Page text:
Of the Big Three, only baseball rewards the individual for discovery. It gives fans an opportunity to watch players go from nobodies to somebodies in a way that basketball & football, with their "bland national" over "quirky regional" attitudes would never dream of doing. There's something in the human psyche that craves spotting the needle in a haystack, convincing yourself that YOU knew where the money was, while others looked elsewhere.
Basketball & football seem to not want you to have this feeling. You used to get some semblance of this when you watched college basketball, watching players for four years, seeing them grow up from teen awkwardness to professional prospect. I mean , Jesus, Acie Earl got drafted & played in the league & I watched him for all that time & still can't explain why... That's all gone now. Last year's final was a perfect example of what's happened to the "Joy of Discovery" in college hoops & I didn't even watch the game. Hell, Lebron James was known to all before he was an upperclassmen in high school. Football is even worse & has never made an attempt to allow fans to witness a full-blooded, rags to riches, "I made myself better, so I could be a star" story. Both of these sports market players who haven't even played in the league yet against any kind of professional competition whatsoever. Your draft position, which is known to 90% of the team's fans since the event is arguably the second most important day of the sporting calender, guarantees you a large amount of money & prestige & if you want, play out the contract, invest well & start playing Punch-Out for the rest of your life.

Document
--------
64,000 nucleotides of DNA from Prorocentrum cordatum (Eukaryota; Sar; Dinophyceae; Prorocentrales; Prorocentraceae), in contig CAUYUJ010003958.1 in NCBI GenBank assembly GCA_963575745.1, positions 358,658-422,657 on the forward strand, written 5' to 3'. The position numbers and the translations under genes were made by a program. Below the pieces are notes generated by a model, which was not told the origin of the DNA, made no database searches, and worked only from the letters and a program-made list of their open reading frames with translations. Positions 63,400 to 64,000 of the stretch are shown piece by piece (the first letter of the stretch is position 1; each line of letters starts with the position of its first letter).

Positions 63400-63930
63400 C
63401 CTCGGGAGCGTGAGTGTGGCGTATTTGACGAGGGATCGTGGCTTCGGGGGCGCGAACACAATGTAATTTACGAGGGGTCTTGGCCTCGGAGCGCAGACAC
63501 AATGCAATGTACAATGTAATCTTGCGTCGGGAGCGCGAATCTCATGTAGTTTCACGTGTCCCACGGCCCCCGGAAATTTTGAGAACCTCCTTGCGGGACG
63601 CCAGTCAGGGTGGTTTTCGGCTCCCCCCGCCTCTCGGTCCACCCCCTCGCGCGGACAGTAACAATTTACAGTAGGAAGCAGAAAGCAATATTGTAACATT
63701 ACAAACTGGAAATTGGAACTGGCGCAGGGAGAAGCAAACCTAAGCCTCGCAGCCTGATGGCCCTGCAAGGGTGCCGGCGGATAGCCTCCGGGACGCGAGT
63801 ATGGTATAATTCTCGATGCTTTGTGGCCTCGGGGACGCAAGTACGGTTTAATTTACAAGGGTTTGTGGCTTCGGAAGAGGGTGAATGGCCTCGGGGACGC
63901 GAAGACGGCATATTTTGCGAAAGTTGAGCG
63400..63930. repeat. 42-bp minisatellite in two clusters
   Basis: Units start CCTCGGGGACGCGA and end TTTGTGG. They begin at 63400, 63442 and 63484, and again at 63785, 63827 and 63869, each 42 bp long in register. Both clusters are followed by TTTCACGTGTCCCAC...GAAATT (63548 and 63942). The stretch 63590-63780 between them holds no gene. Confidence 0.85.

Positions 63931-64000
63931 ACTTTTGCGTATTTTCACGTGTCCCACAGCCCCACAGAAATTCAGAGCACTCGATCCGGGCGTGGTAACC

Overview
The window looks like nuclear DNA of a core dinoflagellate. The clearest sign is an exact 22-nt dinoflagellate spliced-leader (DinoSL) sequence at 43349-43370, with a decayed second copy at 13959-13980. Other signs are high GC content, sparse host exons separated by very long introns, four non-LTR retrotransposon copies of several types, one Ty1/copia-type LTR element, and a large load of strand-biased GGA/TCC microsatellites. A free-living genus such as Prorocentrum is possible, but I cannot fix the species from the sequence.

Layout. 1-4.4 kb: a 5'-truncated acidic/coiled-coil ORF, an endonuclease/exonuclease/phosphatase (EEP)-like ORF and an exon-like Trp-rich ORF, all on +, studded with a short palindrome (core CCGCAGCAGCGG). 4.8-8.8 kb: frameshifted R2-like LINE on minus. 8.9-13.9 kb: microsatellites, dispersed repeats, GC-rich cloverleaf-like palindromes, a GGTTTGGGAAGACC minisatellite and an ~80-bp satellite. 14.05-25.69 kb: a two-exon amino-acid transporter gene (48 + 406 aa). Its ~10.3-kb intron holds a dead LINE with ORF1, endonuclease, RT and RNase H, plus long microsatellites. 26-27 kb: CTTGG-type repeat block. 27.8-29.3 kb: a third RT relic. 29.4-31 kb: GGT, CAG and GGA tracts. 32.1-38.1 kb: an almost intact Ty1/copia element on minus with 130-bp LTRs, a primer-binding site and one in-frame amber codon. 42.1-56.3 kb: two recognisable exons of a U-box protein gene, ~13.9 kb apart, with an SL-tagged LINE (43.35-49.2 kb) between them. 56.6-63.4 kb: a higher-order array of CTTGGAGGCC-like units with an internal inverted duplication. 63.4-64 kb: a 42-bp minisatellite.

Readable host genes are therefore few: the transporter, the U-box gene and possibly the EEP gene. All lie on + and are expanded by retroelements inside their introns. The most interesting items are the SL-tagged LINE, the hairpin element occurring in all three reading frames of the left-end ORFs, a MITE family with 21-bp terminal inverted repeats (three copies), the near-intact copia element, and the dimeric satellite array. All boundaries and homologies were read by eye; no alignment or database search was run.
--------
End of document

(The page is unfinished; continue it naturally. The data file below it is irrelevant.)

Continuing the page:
Not like that in baseball.
How many fans do you think can even name one player that their favorite team selected last year? 5%? Sure, baseball doesn't televise the draft (which will change this year!), but that's not the real reason why people don't know draftees. Baseball is set up to make young players prove they can play against like-minded competition before they allow them to become stars. Isn't that wonderful? That's just what Darwin wanted to happen, weed out the weak & over-hyped & let the strong decide the future of franchises. There aren't really any 1st round catastrophes in baseball (although this one may be close..) because teams know that some "bad-faced" chubby 18 year old SS / 3B whom they took in the 13th round & gave a $60,000 signing bonus to, as a favor to one of their scouts, may turn out to be this guy. Could you imaging JaMarcus Russell signing for $60,ooo & absolutely no guarantee that he'll ever play a down of professional football? Do you think Greg Oden would live in Burlington, IA for a year, especially when there is a chance that he may have to stay there for awhile if he doesn't produce? Baseball doesn't reward false idols until they are 34 year old left-handed relievers, but at least those LOOGY's have proven at one point or another that they can do the job assigned to them.
I can go to Midland, MI, pay the $8.50, & watch this guy before he might turn into this guy.
I like this Tommy Hanson kid.
Here's why. Hanson didn't make Baseball America's top 10 Braves prospects this year & Sickels gave him a C+, but did tell folks to watch out for him. I'm watching...
Go down to Rome, GA & check him out while it's still cheap....